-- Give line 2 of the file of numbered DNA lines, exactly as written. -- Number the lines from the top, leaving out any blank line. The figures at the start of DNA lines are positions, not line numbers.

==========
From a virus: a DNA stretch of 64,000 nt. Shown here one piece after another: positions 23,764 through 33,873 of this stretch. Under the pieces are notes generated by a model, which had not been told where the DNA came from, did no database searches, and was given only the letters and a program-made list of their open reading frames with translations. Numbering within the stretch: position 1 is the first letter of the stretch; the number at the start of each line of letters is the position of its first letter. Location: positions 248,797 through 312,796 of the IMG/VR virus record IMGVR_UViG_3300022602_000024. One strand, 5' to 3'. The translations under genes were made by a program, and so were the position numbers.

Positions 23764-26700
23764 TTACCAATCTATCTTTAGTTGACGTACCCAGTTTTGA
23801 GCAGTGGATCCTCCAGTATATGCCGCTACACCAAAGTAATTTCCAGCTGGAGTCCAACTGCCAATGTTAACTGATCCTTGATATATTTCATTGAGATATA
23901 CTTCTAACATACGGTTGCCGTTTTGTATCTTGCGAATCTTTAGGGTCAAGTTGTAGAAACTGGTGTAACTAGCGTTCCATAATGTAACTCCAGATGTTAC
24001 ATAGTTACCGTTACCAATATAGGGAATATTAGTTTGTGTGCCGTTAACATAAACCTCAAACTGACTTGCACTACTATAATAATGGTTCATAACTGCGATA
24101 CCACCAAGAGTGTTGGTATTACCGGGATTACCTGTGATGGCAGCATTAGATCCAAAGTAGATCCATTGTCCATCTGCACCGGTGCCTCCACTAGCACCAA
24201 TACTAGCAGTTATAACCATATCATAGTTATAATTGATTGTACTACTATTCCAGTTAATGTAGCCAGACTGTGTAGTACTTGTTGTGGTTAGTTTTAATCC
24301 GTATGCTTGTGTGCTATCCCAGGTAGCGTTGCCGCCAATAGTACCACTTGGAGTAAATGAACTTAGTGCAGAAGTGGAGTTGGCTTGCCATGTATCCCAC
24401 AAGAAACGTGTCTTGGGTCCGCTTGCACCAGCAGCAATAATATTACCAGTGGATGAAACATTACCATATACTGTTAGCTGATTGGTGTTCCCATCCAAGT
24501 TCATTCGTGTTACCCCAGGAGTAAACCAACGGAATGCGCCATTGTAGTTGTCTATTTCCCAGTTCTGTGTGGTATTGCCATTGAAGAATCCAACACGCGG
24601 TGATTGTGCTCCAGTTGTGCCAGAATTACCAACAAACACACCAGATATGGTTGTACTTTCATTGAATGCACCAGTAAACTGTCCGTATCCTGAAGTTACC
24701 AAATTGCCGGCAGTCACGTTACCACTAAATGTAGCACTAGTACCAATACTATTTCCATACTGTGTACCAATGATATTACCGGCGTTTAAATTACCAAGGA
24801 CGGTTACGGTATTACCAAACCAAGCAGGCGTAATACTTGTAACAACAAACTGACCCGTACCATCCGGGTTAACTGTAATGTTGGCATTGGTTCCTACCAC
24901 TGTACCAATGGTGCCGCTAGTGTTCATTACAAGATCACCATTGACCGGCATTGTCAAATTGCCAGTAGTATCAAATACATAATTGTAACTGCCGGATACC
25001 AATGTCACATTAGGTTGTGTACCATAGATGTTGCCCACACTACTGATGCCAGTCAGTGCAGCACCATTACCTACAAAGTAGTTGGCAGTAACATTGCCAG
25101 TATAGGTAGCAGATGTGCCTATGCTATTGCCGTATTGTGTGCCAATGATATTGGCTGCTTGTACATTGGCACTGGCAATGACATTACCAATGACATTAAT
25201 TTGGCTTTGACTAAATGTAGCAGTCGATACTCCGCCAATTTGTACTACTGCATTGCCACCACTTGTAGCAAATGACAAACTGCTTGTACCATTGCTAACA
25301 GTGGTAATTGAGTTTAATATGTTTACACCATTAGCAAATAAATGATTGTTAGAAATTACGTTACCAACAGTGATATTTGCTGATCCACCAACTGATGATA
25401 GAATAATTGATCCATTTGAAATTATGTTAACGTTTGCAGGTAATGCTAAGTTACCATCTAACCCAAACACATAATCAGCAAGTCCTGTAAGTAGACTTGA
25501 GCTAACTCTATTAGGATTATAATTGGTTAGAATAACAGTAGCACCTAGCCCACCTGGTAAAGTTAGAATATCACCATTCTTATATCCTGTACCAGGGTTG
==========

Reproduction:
Positions 23764-26700